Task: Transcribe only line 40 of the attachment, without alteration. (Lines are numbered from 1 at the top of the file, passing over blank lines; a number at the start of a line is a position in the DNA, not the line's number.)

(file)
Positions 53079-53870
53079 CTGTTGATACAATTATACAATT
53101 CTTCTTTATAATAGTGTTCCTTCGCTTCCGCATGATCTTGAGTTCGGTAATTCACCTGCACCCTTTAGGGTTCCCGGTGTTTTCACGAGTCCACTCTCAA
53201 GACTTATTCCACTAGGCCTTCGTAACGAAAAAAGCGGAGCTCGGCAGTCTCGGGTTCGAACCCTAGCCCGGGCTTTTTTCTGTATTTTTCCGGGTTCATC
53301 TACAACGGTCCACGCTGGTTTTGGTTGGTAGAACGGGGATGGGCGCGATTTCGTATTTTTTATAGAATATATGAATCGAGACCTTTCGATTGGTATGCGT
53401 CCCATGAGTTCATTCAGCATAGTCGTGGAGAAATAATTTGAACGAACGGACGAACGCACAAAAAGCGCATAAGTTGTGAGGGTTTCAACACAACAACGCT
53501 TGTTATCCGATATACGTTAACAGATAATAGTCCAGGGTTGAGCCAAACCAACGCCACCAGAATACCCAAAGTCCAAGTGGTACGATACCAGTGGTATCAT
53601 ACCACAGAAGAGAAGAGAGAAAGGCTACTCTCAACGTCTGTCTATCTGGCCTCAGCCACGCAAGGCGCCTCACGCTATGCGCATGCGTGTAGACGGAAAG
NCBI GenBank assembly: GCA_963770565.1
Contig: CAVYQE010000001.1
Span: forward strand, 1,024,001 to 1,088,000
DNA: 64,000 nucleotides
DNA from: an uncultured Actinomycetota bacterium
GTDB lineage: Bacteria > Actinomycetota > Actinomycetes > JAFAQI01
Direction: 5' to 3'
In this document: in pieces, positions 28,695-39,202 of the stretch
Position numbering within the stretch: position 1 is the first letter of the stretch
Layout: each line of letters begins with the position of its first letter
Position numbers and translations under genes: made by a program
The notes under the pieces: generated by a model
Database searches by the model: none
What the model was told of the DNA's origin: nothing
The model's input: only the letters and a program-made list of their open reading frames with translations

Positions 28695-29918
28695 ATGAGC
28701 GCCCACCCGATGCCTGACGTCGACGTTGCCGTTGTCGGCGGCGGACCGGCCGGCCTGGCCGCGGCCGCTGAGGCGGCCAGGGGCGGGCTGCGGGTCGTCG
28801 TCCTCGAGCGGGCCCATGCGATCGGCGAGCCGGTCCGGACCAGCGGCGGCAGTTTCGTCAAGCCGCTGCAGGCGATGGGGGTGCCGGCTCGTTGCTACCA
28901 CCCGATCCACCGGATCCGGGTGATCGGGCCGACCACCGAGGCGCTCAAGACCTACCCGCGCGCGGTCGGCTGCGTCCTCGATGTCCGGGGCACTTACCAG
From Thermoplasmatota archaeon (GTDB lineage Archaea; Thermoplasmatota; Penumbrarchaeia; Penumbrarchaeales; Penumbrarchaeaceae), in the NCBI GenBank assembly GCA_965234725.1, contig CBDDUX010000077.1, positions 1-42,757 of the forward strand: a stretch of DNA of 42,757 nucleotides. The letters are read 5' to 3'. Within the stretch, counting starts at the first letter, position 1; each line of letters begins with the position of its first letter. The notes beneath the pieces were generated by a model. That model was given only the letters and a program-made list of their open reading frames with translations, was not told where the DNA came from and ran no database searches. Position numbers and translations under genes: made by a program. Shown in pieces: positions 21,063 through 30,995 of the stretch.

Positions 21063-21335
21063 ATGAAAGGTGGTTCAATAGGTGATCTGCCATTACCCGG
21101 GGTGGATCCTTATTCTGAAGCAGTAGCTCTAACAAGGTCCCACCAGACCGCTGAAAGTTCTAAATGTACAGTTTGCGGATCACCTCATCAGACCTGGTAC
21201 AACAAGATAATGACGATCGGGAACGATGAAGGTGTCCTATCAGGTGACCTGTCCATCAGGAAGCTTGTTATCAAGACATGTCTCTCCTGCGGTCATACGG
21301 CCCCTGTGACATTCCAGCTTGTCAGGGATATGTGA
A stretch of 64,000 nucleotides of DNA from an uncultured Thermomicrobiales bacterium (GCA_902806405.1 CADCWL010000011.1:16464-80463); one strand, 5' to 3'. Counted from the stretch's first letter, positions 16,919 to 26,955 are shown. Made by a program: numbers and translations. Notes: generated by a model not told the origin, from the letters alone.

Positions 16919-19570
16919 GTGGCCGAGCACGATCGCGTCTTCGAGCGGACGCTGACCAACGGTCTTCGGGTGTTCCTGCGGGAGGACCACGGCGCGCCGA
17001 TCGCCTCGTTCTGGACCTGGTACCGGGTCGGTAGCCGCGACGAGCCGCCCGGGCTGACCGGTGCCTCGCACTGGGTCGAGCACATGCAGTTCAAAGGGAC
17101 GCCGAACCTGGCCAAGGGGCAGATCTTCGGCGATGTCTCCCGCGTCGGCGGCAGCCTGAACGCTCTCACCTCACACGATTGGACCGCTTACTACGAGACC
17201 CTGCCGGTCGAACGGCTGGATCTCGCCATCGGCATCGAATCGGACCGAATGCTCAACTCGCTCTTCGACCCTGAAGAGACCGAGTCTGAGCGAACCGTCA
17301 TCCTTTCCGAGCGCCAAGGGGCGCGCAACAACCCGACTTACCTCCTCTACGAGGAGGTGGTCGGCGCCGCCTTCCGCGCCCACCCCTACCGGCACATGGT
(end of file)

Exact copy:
17201 CTGCCGGTCGAACGGCTGGATCTCGCCATCGGCATCGAATCGGACCGAATGCTCAACTCGCTCTTCGACCCTGAAGAGACCGAGTCTGAGCGAACCGTCA